Review – Batman: The Imposter #2 – The Descent of Bruce Wayne

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Batman: The Imposter #2 cover, via DC Comics.

Batman: The Imposter #2 – Mattson Tomlin, Writer; Andrea Sorrentino, Artist; Jordie Bellaire, Colorist

Ray – 7/10

Ray: This series continues to be brilliantly drawn and tightly plotted, but there’s just one problem—this isn’t Batman. At least not any version of Batman we know. The opening flashback makes that clear, as we find out a young Bruce Wayne brutally beat classmates at his school—seemingly provoked only by words. In desperation, a foul-mouthed Alfred seeks Leslie’s consent to medicate the boy, talking about how he terrorizes the staff. When she refuses, Alfred ships Bruce off to military school and quits. So clearly this isn’t the Bruce—or Alfred—we know, and it explains why this Bruce seems to be so deep down the rabbit hole. More obsessed than ever with tracking down his impostor, he stumbles into Leslie’s office beaten and bloodied, and his tentative grip on sanity seems to be slipping even more than usual—as does Gotham’s tenuous grip on public order.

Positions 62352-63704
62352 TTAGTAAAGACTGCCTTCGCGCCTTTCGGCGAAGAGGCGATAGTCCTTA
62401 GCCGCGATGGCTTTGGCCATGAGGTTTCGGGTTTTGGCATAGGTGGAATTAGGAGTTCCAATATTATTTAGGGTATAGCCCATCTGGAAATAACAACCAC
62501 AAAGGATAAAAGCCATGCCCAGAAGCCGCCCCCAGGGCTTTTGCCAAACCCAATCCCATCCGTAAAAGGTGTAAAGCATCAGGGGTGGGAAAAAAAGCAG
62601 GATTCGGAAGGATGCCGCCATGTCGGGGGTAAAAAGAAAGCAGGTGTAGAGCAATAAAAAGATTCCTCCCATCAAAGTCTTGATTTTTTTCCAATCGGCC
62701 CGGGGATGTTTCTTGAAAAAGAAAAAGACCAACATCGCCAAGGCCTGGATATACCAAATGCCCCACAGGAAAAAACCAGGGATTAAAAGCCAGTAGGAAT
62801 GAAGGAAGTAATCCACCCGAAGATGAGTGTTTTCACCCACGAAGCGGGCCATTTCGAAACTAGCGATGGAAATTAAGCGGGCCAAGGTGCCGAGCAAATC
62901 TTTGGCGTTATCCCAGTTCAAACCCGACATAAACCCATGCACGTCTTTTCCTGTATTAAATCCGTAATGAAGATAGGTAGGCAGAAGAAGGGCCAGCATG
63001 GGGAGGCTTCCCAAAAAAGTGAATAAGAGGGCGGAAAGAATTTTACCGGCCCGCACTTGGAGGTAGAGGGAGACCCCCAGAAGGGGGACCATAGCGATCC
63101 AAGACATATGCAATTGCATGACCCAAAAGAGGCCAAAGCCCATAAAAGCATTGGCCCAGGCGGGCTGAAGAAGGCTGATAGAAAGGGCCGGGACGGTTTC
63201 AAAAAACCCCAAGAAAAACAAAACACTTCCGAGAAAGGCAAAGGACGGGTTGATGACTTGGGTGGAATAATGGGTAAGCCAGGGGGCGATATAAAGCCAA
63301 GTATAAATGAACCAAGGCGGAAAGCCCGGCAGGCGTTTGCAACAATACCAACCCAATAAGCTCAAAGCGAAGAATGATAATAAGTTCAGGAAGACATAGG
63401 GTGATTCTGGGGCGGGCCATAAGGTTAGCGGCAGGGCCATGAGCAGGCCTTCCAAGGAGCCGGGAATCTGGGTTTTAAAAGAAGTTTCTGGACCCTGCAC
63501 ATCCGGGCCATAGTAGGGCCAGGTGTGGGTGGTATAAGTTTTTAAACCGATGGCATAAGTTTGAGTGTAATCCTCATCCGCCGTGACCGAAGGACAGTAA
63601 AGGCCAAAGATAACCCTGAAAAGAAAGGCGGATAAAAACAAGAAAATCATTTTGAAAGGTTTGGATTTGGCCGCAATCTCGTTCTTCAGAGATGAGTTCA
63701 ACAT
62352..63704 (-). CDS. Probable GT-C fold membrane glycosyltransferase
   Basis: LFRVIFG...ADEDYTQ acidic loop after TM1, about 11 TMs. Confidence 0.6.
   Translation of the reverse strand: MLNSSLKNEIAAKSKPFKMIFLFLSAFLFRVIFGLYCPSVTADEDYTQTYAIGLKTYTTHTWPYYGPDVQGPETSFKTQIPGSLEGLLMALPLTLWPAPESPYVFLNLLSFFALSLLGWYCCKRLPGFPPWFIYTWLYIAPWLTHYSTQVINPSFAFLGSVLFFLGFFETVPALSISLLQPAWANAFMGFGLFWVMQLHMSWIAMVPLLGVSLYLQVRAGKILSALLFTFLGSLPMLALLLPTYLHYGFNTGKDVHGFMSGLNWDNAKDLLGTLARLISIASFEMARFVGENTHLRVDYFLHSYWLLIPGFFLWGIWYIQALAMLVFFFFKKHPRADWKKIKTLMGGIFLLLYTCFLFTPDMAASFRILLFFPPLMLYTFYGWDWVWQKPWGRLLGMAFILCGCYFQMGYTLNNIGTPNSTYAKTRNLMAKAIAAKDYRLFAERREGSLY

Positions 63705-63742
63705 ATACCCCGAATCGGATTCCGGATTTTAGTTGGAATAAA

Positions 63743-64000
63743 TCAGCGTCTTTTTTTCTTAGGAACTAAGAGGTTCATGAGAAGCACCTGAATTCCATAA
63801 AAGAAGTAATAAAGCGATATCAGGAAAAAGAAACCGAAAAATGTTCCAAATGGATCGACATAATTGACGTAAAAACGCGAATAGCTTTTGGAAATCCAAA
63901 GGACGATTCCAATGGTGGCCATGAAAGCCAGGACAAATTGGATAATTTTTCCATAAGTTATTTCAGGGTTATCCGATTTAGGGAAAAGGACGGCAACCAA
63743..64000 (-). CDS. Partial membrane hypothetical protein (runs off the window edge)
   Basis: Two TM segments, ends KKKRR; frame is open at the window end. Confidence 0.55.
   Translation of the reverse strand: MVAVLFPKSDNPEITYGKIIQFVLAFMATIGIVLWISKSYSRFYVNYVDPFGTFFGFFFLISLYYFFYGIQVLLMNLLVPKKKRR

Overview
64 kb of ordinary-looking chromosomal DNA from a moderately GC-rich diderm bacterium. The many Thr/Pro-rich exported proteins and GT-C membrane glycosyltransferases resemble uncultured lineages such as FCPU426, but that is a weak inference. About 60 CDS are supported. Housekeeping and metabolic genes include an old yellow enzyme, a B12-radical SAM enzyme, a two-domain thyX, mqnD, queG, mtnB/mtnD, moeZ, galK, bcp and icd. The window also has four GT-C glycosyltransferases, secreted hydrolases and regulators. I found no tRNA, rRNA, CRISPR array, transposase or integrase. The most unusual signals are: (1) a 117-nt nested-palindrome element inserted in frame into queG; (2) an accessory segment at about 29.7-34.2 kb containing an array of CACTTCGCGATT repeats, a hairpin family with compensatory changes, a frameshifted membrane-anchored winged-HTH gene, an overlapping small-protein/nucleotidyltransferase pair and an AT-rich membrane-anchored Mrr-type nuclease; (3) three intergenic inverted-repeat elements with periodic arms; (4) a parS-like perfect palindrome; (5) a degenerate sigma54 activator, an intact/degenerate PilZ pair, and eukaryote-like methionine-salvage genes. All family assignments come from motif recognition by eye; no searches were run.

The dark beginning. Via DC Comics.

What does Batman look like in a world without Alfred and Gordon? The answer really isn’t pretty. Bruce commits far more crimes than usual, even assaulting officers when he needs to and blurring the line between him and the impostor. His slow-burn romance with Blair Wong has some nice moments, but it’s hard to tell what’s genuine and what’s emotional. It’s interesting that most of the most famous villains are missing from this story, with only twisted versions of Ventriloquist and Ratcatcher present alongside the impostor. Maybe that’s because the villains aren’t the point here. Bruce is his own arch-enemy here, and that makes me wonder—is there even an impostor at all? Could it be that Bruce is doing these terrible things as Batman without being aware of it? Clearly this wouldn’t be a possibility in any other version of the character, but this version of Bruce is deeply disturbed, and it’s entirely possible he’s his own worst enemy. But he’s not an easy character to read about.

To find reviews of all the DC issues, visit DC This Week.

GeekDad received this comic for review purposes.

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